United States District Court, M.D. Pennsylvania
August 26, 2013
KRISTEN FORREST, Plaintiff
GENPACT SERVICES, LLC, Defendant
For Kristen Forrest, Plaintiff: Brett M. Freeman, LEAD ATTORNEY, Sabatini Law Firm LLC, Dunmore, PA.
For Genpact Services, LLC, Defendant: Jonathan J. Greystone, Spector Gadon & Rosen, P.C., Philadelphia, PA.
NEALON, United States District Judge.
Plaintiff, Kristen Forrest, initiated this matter by filing a complaint on November 12, 2012 against the Defendant, Genpact Services, LLC, alleging that Defendant violated the Telephone Consumer Protection Act, 47 U.S.C. § 227 (" TCPA" ) and the Fair Debt Collections Practices Act, 15 U.S.C. § 1692, et seq. (" FDCPA" ) by placing calls to Plaintiff's cell phone while attempting to collect a debt using equipment prohibited by the TCPA. (Doc. 1). On December 10, 2012, Defendant filed an answer with affirmative defenses (Doc. 4), but subsequently filed a motion for judgment on the pleadings (Doc. 6) pursuant to Federal Rule of Civil Procedure 12(c) on March 28, 2013. On April 1, 2013, Defendant filed a brief in support of the motion for judgment on the pleadings; on April 19, 2013, Plaintiff filed a brief in opposition; and on May 10, 2013 and May 13, 2013, Defendant filed a reply brief. (Docs. 7 & 10-12). Defendant's motion for judgment on the pleadings (Doc. 6) is now ripe for disposition and for the reasons that follow will be denied.
STANDARD OF REVIEW
Under Rule 12(c) of the Federal Rules of Civil Procedure, after the pleadings are closed, any party may move for judgment on the pleadings. A Rule 12(c) motion is designed to provide a means for disposing of cases when the material facts are not in dispute and a judgment on the merits can be achieved by focusing on the content of the pleadings and any facts of which the court will take judicial notice. See Charles Alan Wright and Arthur B. Miller, Federal Practice and Procedure, § 1367. A court should only grant a motion for judgment on the pleadings if it is clear that the merits of the controversy can be fully and fairly decided in this summary manner.
See id. at § 1369.
In deciding a motion for judgment on the pleadings, a court must consider the facts alleged in the pleadings and the inferences drawn from these facts in the light most favorable to the nonmoving party. See Oxford Assocs. v. Waste Sys. Auth. of E. Montgomery County, 271 F.3d 140, 144-45 (3d Cir. 2001); McCoy v. Southeastern PA. Transp. Auth., No. 01-5881, 2002 WL 376913, at *1 (E.D. Pa. 2002). The motion may only be granted if there are no factual allegations in the pleadings which, if proven, would allow the nonmoving party to recover.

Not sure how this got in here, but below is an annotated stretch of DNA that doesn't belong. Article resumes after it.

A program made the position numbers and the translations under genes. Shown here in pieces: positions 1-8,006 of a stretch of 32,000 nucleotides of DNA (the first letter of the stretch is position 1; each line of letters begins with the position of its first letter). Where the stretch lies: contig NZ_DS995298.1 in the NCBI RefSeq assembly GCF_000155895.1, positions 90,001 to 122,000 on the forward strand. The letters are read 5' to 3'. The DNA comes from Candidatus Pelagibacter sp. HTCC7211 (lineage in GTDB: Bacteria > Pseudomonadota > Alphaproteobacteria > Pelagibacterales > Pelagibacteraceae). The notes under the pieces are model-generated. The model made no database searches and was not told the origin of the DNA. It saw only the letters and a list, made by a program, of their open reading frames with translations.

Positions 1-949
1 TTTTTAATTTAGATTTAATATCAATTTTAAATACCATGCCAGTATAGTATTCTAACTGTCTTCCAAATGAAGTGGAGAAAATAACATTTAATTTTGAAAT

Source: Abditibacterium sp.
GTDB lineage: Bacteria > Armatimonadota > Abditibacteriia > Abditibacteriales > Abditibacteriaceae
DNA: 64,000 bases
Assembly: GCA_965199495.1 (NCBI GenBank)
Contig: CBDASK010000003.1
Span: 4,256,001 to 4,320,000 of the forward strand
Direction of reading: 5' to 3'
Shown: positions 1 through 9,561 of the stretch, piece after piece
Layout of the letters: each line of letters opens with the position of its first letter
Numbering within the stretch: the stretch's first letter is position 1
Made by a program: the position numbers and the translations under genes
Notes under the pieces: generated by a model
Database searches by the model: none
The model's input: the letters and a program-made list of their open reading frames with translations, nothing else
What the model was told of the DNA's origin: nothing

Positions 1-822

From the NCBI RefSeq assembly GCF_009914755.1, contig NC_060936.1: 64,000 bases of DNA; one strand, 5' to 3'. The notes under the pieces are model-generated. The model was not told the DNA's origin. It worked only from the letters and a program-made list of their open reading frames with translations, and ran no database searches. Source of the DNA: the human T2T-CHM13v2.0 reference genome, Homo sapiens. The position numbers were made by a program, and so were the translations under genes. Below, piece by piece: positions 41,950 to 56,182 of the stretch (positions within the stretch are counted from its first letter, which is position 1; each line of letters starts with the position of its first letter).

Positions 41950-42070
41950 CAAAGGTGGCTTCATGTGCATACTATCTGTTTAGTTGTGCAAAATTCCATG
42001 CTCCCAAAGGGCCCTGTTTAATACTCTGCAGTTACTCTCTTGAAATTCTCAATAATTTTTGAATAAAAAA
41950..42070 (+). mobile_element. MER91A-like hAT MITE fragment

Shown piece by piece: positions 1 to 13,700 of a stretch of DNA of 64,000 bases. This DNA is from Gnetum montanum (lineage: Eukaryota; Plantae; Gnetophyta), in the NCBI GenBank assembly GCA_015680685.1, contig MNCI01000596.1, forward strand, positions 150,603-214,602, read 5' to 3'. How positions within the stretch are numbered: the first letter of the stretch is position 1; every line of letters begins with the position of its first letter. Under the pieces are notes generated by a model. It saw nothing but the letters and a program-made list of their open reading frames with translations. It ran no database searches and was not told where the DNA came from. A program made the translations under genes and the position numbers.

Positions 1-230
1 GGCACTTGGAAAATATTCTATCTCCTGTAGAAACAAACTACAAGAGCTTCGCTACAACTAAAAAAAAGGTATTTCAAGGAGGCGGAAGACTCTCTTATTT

See Oxford Assocs., 271 F.3d at 144-45; McCoy, 2002 WL 376913 at *1.
Defendant caused " an excessive number of calls to be placed to Plaintiff's cell phone while attempting to collect a debt." (Doc. 1, ¶ 1). Specifically, Defendant called Plaintiff over 225 times in a 54-day period using either an automatic telephone dialing system or an artificial or prerecorded voice. (Doc. 1, ¶ ¶ 14-15). The phone number called was " assigned to a cellular telephone service for which Plaintiff incurs a charge for incoming calls." (Doc. 1, ¶ 10). At all relevant times, Plaintiff was a " consumer" and Defendant was a " debt collector" as the terms are defined under the FDCPA and Plaintiff allegedly owed a " debt" as the term is defined under the FDCPA and Defendant was attempting to collect that debt. (Doc. 1, ¶ ¶ 7-8 & 11-12). The calls " were made willfully and/or knowingly" and " were placed repeatedly and continuously with the intent to harass, annoy and abuse Plaintiff." (Doc. 1, ¶ ¶ 19 & 25).
Defendant moves for judgment on the pleadings pursuant to Rule 12(c) regarding Plaintiff's TCPA claims by making the following arguments: (1) Plaintiff's TCPA claims must be dismissed because Plaintiff fails to allege she actually answered the calls to her cell phone, which is required to prevail under 47 U.S.C. § 227(b)(1)(A)(iii); and (2) Plaintiff's TCPA claims must be dismissed because calls made for debt collection purposes do not fall under the ambit of the TCPA. (Doc. 7, pp. 3-8). Defendant also argues that Plaintiff's FDCPA claim fails because Plaintiff sets forth no factual allegations but merely conclusory recitations of the statutory language. (Doc. 7, p. 9).